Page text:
These days, ramen is a household name. But have you ever heard of tsukemen? It’s ramen’s brother from another mother, and definitely worth seeking out—especially while you’re in Tokyo. Though there are quite a few differences between the two (we’ll get into it), the main one is obvious straight away: the noodles are served separately to the broth! It may sound strange, but trust us, it’s great! We got a hankering for some tsukemen in Akihabara recently and decided to visit the popular Akihabara Menya Musashi Bujin. Read on for serious food envy and an enlightening overview of the dish.
Components of Tsukemen
The name Tsukemen means “dipping noodles” so the idea is basically to dip the noodles into the broth. When your meal comes out, you’ll receive two bowls; one full of piping hot broth and one containing the noodles and toppings. Your first instinct might be to pour the broth over the noodles, but that would be very, very wrong. You would turn a lot of heads doing it that way.
The main difference between ramen and tsukemen is the noodles. Let’s break it down…
Tsukemen noodles are typically thick, like an udon noodle. However, when ordering ramen, you could be served thin, wavy or thick noodles depending on where you go and what you’re able to ask for.
Noodle temperature and firmness
Not only are the noodles served separately in tsukemen, but they are also chilled to room temperature or cooler. This keeps them nice and firm—soggy noodles are a big no no here.
Ramen comes with noodles already in the soup, but firmness is still important. When ordering ramen, the staff will sometimes ask for your okonomi (preference). This pertains to the amount of oil in the soup as well as the thickness and hardness of the noodle. The harder it is, the slower it takes to get soggy in the hot broth.
The etiquette with tsukemen is to try the noodles on their own first in order to appreciate the flavours you may usually take for granted. It’s the opposite in ramen, where it’s polite to sip the broth first.
Pick up a noodle or two, feel the springiness and taste the subtle noodle flavours. If you see salt nearby, sprinkle a little on first.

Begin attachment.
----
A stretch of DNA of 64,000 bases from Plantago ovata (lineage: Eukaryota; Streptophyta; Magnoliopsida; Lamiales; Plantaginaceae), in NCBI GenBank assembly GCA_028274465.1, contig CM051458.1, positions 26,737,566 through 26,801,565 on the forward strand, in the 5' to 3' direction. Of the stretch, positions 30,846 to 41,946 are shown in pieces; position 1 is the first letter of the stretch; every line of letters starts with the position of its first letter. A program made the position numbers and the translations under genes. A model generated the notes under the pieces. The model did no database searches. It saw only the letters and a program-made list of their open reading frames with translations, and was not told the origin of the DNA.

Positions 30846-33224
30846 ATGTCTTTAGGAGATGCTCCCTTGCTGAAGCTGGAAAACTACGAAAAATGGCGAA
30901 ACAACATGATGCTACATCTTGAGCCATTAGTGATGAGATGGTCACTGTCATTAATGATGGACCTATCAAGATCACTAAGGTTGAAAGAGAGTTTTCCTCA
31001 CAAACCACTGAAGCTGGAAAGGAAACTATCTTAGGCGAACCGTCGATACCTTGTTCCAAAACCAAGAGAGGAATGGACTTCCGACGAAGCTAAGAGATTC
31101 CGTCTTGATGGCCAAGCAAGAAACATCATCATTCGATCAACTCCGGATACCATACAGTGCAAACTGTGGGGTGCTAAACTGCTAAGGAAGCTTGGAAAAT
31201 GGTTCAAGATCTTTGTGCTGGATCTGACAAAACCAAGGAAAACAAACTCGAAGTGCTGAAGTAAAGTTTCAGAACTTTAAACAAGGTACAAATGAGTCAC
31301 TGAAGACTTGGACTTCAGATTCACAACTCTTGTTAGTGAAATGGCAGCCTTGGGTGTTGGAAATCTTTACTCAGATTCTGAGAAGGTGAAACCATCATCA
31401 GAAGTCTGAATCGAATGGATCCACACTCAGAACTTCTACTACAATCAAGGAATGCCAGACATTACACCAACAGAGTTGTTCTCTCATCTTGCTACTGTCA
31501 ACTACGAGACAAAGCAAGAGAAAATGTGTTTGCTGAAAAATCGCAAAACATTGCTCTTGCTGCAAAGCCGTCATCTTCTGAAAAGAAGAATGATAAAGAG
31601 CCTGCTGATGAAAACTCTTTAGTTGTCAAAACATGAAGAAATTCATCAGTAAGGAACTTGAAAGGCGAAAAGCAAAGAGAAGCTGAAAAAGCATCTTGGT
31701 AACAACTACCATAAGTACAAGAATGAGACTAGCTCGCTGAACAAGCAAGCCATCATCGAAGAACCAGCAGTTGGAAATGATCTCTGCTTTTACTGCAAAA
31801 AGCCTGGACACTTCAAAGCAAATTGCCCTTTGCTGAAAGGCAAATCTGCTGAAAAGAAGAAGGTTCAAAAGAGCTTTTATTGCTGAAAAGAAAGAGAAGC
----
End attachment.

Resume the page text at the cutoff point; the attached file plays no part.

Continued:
Tsukemen toppings are similar to those found on ramen: seasoned eggs, nori seaweed, chashu pork, etc. What you get depends on the restaurant.
Tsukemen broth is typically a tonkotsu (made from pork bones) base and much more concentrated than ramen broth. As we know, there are a multitude of ramen bases out there to suit different noodle types. And as these are thick noodles, they call for a thick, punchy broth like tonkotsu.
How to eat Tsukemen
The first step is to try the noodles on their own. Next, pick up a few with your chopsticks (an amount you can manage to eat in one go) and quickly dip them into the hot broth. You can control the noodle:broth flavour ratio by how far you dip the noodles in.
Slurp it up, but don’t let the noodles linger as they’ll cool down your broth! You can eat the toppings as they are or dip them into the broth for extra flavour. If you’ve got the skills, you can dip both toppings and noodles into the broth then scoop them all up into one delicious mouthful.
Noodles Born in Tokyo
Tsukemen was born right here in Tokyo, back in 1961 when local chef Kazuo Yamagishi added it to his menu at Taishoken. In those days, ramen had already been in Japan for 100 years, after making its way from China. The original Taishoken restaurant still exists in Ikebukuro and is a great place to try it out, though anywhere in Tokyo is pretty special, too. As we were in Akihabara, we decided to visit Akihabara Menya Musashi Bujin, known for its tasty servings of pork.
Akihabara Menya Musashi Bujin
Located a few minutes’ walk from the station, Menya Musashi Bujin is a favourite spot among locals seeking tsukemen in Akihabara. We arrived to a short queue, though we didn’t have to wait long—tsukemen is a fast food in a literal sense.
Upon entering we ordered from the vending machine and were soon seated. We handed the tickets over to the staff in exchange for our beer, and sat eagerly awaiting our meal.
The meals came out quickly and the portions were generous to say the least! We went for the tsukemen with a big chunk of slow cooked pork. Other toppings included a seasoned egg, nori and greens.
The noodles had a lovely spring to them and a comforting, earthy flavour. We were curious to see how they would taste with a coating of hot broth. Speaking of which, the broth packed a real punch. It was sweet and sour and salty with small bits of freshly sliced red onion. Zingy, you might say.
The pork fell apart perfectly with chopsticks. It was sweet and smoky and sticky—delicious on its own or with a dunk in the broth.
Because the tsukemen broth is so strong and tangy, it’s not really suitable for drinking straight. But if you love to finish off your meal with some hot soup, there is a way: soup-wari. This is basically ‘splitting the soup’ by adding a light broth. Some restaurants will have a thermal jug of hot stock available, although you may need to ask at others (su-pu wari kudasai). Pour some into your bowl and taste the difference it makes!
It’s always a treat to try a local specialty, so next time you’re in Tokyo, seek out a bowl of home-grown Tsukemen. And for the tastiest Tsukemen in Akihabara, it’s gotta be Menya Musashi Bujin!
Post by Japan Journeys.